As time goes on, it should not be necessary to add imports to project.json. This is just a workaround currently needed to allow using NuGet packages that don’t specify NetStandard with the package definition.

With the imports specification in project.json, the package Prism.Core can be added to the project.

Portable libraries nowadays are defined with a complex matrix and every version of one TFM added increases the complexity in what types and members are available. With NetStandard, the definition of types and members just goes in one direction. With every version added, more types and members are available.

Summary

Over time .NET Core and NETStandard will make programming easier. This is probably not yet the case, as some libraries can not be added to a project without making a few small changes. However, as you know what needs to be done – updating Microsoft.NETCore.UniversalWindowsPlatform, and specify needed TFMs in the imports section is often all what’s needed to get rid of a lot of errors, and you can make use of cool new .NET Core features.

It would be great to hear from you – if this blog post solved your issues using UWP with .NET Core, and also if you have different issues.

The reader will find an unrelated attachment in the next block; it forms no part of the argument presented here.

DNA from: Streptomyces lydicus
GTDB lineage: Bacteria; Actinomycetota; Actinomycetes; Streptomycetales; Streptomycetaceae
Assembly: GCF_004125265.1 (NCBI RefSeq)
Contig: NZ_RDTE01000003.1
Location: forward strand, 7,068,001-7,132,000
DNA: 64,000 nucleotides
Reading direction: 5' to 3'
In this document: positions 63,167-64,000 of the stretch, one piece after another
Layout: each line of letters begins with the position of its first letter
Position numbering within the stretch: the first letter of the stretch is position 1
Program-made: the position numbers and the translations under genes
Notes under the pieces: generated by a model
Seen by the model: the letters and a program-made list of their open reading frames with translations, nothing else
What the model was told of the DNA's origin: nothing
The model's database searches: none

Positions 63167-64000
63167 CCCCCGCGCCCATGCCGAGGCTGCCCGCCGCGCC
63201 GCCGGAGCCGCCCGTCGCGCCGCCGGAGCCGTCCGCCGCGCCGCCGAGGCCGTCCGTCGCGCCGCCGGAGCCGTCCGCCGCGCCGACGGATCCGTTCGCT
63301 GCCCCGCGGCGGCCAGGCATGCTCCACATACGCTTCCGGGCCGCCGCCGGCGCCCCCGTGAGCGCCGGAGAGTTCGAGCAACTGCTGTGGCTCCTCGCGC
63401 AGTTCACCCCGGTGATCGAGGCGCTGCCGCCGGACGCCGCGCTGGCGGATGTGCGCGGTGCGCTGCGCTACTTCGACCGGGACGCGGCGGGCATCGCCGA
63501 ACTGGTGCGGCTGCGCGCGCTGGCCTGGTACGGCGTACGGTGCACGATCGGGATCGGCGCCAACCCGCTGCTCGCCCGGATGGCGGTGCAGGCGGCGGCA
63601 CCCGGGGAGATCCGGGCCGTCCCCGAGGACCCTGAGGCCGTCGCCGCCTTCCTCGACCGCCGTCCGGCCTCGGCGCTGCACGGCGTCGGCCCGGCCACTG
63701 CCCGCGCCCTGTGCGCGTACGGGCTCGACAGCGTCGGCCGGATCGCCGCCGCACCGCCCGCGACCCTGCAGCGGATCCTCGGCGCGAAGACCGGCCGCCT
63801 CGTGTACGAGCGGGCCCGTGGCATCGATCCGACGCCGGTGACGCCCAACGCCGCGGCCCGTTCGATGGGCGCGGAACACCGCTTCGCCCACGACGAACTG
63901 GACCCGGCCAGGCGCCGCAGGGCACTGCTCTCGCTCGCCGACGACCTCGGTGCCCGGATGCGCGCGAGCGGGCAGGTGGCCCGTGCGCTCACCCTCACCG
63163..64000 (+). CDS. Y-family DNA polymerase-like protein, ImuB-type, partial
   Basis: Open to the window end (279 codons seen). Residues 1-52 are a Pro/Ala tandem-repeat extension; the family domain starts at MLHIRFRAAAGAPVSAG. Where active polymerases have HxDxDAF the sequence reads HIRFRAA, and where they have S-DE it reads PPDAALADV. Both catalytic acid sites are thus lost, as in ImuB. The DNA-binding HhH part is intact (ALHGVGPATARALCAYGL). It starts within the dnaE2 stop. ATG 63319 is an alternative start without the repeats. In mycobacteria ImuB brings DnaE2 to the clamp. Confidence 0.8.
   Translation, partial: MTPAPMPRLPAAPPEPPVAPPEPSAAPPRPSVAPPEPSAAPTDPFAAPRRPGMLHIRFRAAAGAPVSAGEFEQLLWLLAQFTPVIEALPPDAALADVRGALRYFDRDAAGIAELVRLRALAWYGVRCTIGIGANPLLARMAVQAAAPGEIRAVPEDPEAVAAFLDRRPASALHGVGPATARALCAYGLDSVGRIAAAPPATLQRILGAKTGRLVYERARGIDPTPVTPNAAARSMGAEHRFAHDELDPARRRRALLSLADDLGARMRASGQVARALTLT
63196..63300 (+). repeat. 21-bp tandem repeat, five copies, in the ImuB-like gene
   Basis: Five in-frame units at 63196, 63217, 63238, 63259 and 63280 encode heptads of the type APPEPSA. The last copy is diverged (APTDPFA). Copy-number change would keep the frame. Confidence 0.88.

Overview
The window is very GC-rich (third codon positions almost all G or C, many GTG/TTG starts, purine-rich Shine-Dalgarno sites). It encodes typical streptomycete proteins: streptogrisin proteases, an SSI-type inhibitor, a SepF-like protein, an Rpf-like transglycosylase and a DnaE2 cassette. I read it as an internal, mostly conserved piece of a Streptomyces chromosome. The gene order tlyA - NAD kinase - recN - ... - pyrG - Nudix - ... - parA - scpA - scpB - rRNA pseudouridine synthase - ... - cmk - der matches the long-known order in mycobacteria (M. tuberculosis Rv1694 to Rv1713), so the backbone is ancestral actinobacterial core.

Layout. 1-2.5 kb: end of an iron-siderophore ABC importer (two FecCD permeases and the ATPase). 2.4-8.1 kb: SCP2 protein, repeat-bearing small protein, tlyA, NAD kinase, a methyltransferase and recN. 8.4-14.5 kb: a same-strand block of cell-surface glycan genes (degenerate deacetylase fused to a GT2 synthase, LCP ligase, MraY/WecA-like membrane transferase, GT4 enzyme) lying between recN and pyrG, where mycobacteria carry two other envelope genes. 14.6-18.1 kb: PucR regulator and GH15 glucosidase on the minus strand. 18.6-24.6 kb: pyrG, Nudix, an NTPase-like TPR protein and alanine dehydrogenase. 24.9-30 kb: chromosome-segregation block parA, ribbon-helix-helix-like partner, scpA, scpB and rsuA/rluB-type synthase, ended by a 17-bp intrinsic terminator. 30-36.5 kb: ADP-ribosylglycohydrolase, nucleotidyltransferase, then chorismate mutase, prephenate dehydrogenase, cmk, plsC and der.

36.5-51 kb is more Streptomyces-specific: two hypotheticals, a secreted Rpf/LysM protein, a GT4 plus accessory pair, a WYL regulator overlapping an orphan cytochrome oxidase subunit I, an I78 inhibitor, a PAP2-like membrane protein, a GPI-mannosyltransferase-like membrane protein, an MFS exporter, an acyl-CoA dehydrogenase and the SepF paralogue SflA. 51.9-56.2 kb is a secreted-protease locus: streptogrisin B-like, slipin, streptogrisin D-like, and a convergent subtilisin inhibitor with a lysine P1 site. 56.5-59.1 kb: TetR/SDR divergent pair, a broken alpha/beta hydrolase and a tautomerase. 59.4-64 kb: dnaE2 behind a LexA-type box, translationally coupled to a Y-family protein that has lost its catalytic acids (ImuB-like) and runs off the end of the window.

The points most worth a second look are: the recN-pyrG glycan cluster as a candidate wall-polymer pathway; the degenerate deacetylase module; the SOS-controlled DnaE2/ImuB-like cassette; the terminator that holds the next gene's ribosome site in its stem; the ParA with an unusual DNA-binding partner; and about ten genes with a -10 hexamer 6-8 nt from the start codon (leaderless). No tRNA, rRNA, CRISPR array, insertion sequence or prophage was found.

Have fun with programming and learning!
Christian

More Information

More information on creating Universal Windows apps is available in my new book Professional C# 6 and .NET Core 1.0, and my workshops. Workshops can be customized to your specific needs.

Related Information

.NET Standard Library

Portable Library, you’ll not be missed

Using .NET Core Libraries from UWP

Toolkit image © Dave Bredeson | Dreamstime.com Toolbox Tools Box

14 thoughts on “Problems using .NET Core with UWP?

  1. I have developed a library (net standard) and I used dependencies from net standard 1.6. Is there a was to use it from UWP or do I must convert it to a PCL? What are my options?

    Project MyProject is not compatible with uap10.0 (UAP,Version=v10.0) / win10-x86-aot. Project MyProject supports: netstandard1.6 (.NETStandard,Version=v1.6)

    Thx!

    Like

  2. I am new to the Visual Studio IDE. I have successfully installed the Visual Studio 2015, Update 3 environment for UWP.